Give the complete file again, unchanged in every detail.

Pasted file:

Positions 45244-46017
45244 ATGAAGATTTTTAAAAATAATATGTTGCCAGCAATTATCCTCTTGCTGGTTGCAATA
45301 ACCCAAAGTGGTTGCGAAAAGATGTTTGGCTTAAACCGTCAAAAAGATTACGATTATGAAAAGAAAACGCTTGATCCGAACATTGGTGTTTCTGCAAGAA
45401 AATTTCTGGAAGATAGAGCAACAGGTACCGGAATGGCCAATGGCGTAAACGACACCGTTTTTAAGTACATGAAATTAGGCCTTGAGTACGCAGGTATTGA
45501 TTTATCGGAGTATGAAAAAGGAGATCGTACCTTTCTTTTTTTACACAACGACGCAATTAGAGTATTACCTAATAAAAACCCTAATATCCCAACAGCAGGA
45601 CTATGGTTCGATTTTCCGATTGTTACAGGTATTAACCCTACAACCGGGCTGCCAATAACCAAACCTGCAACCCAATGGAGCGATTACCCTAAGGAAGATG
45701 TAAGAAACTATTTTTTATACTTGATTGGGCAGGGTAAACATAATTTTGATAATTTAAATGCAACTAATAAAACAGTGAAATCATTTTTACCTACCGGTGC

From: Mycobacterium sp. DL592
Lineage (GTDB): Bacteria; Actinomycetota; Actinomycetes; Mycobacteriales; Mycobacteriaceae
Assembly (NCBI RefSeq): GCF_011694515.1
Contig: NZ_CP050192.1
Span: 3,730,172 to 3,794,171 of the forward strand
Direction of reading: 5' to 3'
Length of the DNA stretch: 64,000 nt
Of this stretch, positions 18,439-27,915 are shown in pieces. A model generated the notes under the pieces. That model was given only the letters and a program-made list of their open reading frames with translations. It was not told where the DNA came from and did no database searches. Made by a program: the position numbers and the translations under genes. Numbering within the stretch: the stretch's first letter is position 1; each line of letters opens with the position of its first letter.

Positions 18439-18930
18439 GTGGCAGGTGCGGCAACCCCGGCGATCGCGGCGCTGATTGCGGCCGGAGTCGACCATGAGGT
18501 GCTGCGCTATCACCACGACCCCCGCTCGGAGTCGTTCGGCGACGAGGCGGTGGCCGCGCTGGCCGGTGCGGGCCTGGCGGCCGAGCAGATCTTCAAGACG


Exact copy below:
Positions 45244-46017
45244 ATGAAGATTTTTAAAAATAATATGTTGCCAGCAATTATCCTCTTGCTGGTTGCAATA
45301 ACCCAAAGTGGTTGCGAAAAGATGTTTGGCTTAAACCGTCAAAAAGATTACGATTATGAAAAGAAAACGCTTGATCCGAACATTGGTGTTTCTGCAAGAA
45401 AATTTCTGGAAGATAGAGCAACAGGTACCGGAATGGCCAATGGCGTAAACGACACCGTTTTTAAGTACATGAAATTAGGCCTTGAGTACGCAGGTATTGA
45501 TTTATCGGAGTATGAAAAAGGAGATCGTACCTTTCTTTTTTTACACAACGACGCAATTAGAGTATTACCTAATAAAAACCCTAATATCCCAACAGCAGGA
45601 CTATGGTTCGATTTTCCGATTGTTACAGGTATTAACCCTACAACCGGGCTGCCAATAACCAAACCTGCAACCCAATGGAGCGATTACCCTAAGGAAGATG
45701 TAAGAAACTATTTTTTATACTTGATTGGGCAGGGTAAACATAATTTTGATAATTTAAATGCAACTAATAAAACAGTGAAATCATTTTTACCTACCGGTGC

From: Mycobacterium sp. DL592
Lineage (GTDB): Bacteria; Actinomycetota; Actinomycetes; Mycobacteriales; Mycobacteriaceae
Assembly (NCBI RefSeq): GCF_011694515.1
Contig: NZ_CP050192.1
Span: 3,730,172 to 3,794,171 of the forward strand
Direction of reading: 5' to 3'
Length of the DNA stretch: 64,000 nt
Of this stretch, positions 18,439-27,915 are shown in pieces. A model generated the notes under the pieces. That model was given only the letters and a program-made list of their open reading frames with translations. It was not told where the DNA came from and did no database searches. Made by a program: the position numbers and the translations under genes. Numbering within the stretch: the stretch's first letter is position 1; each line of letters opens with the position of its first letter.

Positions 18439-18930
18439 GTGGCAGGTGCGGCAACCCCGGCGATCGCGGCGCTGATTGCGGCCGGAGTCGACCATGAGGT
18501 GCTGCGCTATCACCACGACCCCCGCTCGGAGTCGTTCGGCGACGAGGCGGTGGCCGCGCTGGCCGGTGCGGGCCTGGCGGCCGAGCAGATCTTCAAGACG